Omar Mir Seddique Mateen was born in 1986 in New York. Most recently he lived in Fort Pierce, about 120 miles southeast of Orlando.
Fearing explosives, police evacuated about 200 people from the apartment complex where he lived while they looked through his residence for evidence.
Mateen’s parents, who are from Afghanistan, said he’d expressed outrage after seeing two men kiss in Miami, but they didn’t consider him particularly religious and didn’t know of any connection he had to ISIS.
He was married in 2009 to a woman originally from Uzbekistan, according to the marriage license, but he filed documents to end the marriage in 2011.
Sitora Yusufiy, interviewed by CNN in Boulder, Colorado, said she and Mateen were together about four months, though it took a long time to complete the divorce because they lived in different parts of the country after separating.
Mateen was a normal husband at the beginning of their marriage but started abusing her after a few months, she said.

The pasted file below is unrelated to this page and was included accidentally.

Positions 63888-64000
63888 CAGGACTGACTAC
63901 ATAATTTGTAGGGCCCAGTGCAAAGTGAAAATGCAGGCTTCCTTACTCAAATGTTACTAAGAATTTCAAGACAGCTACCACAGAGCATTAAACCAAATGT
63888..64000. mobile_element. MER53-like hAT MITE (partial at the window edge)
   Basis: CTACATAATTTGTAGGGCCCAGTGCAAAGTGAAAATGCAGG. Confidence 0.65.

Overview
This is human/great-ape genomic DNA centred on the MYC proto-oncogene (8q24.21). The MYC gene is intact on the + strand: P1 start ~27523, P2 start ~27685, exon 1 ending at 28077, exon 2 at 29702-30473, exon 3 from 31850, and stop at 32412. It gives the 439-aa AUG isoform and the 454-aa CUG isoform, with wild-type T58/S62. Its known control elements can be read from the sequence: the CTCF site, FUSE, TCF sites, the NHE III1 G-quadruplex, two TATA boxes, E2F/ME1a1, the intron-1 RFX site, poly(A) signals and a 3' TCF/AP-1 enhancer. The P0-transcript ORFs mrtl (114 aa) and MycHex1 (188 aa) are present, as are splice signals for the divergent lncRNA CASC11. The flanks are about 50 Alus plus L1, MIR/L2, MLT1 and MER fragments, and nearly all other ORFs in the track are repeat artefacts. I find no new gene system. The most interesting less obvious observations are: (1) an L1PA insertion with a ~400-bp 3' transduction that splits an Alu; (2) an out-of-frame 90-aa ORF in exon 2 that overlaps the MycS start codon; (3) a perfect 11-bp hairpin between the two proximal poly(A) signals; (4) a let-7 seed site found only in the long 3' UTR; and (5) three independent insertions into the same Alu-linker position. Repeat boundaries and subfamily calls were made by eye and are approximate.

She said Mateen was bipolar, although he was not formally diagnosed. She also said Mateen had a history with steroids. He was religious but she said she doesn’t think his religion played in to the attack.
Mateen had worked since 2007 as a security officer at G4S Secure Solutions, one of the world’s largest private security companies.
A message posted in Arabic on a dark web site associated with the ISIS news agency Amaq said “the armed attack that targeted a gay night club in the city of Orlando in the American state of Florida and that bore more than a 100 killed and wounded was carried out by an Islamic state fighter.”
But CNN’s Salma Abdelaziz, who translated the message and closely monitors ISIS messaging, cautioned about taking the message at face value.
She said the language is inconsistent with previous ISIS announcements and that the Arabic word for gay was used rather than an epithet normally used by ISIS. Also, there was no claim that the attack was directed, just an after-the-fact claim the gunman was an ISIS fighter, she said.
At a Sunday afternoon news briefing, FBI Assistant Special Agent Ronald Hopper said the agency was aware of Mateen. The FBI interviewed him in 2013 and 2014 after he expressed sympathy for a suicide bomber, Hopper said.
“Those interviews turned out to be inconclusive, so there was nothing to keep the investigation going,” Hopper said.
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